Candy, amusing and sometimes unusual, it’s Netflix’s latest exhibit that takes an independent-movie tangibility to the half-hour rom-com network. Created by Mindy Kaling and Lang Fisher, the semi-autobiographical caravan “Never have I ever” concentrates on a first-generation Indian American teen growing up in California’s San Fernando Valley. As the show progresses with its storyline, we see Devi struggle with sorrow over her dad’s unexpected demise, a passionate craving to lose her virginity to the popular high-school jock Paxton Hall-Yoshida, and a childish rivalry with her longtime academic opponent, Ben Gross. In addition to the conventional agonies of American high school, the show extends a glimpse into the distinctive Indian rehearsals and experiences of teenagers, from superstitions over exalted texts to arranged marriage whippings.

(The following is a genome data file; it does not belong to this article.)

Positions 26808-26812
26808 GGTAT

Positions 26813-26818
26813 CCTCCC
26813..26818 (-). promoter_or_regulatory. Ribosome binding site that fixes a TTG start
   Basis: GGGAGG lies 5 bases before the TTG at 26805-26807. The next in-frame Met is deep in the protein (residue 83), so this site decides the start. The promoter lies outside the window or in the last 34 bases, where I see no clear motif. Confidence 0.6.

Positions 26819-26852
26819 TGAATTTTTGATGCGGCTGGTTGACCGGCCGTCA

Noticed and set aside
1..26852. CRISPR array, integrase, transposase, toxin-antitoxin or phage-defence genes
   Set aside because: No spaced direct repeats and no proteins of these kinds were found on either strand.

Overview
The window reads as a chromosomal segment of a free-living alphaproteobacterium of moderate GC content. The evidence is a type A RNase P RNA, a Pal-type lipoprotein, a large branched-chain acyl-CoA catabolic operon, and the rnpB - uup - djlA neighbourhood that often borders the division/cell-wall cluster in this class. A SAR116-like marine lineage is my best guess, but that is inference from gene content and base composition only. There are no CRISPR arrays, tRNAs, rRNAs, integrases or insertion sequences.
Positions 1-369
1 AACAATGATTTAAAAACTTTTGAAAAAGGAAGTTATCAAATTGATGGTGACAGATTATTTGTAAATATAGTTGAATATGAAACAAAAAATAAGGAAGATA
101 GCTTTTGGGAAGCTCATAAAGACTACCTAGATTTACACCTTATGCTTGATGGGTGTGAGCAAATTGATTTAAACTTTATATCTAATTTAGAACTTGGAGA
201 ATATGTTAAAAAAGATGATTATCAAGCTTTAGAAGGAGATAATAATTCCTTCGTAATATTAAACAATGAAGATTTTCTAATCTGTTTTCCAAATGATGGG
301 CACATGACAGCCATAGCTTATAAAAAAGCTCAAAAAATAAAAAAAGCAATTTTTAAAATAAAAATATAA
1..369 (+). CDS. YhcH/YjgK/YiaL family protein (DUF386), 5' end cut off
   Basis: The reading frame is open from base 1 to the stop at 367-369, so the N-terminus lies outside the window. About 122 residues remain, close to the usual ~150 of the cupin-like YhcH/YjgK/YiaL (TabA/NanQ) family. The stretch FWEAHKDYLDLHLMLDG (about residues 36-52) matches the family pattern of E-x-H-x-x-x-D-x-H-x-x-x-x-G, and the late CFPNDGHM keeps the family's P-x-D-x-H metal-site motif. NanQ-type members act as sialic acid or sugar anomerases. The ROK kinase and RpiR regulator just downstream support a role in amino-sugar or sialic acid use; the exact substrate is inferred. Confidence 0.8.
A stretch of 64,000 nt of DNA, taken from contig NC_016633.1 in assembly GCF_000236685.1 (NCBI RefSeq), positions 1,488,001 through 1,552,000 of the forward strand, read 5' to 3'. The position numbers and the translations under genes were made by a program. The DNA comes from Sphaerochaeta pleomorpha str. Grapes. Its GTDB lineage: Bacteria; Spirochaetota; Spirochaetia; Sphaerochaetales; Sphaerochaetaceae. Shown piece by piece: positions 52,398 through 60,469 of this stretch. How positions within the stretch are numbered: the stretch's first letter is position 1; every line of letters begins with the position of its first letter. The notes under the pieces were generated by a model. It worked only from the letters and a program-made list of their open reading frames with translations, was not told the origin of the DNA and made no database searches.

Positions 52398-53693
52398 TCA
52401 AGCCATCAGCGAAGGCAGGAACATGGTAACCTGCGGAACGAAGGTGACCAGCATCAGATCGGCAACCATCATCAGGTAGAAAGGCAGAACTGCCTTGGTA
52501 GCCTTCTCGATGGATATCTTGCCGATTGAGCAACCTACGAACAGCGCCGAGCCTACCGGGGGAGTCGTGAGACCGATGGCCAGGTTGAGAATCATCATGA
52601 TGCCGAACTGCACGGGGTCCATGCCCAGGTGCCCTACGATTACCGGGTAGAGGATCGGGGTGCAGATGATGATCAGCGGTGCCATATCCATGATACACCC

In addition to following Devi navigate her own teenhood, one of the apexes of the parade is witnessing the dynamic she has with her best friends and family. After her father’s death, Devi is left to cope with the pain alongside her mom Nalini, and this makes for some very sensible portrayals of the complication Indian households frequently confront when it gets to honest dialogues about the mental constitution. The show’s later episodes raise the emotional shares with Devi being empathetic to Ben’s lonely home life, and Fabiola’s (Devi’s best friend) grapple to come out as gay.
Special shoutout to Maitreyi Ramakrishnan, a greenhorn unearthed through a global casting voyage, demonstrates her freshness in a few settings but shines in the strings’ more emotionally stressing sequences. Another zenith of the show is its amazing soundtrack. From former Bollywood slams to fun fresh dance tracks it sticks into the dome when heard once.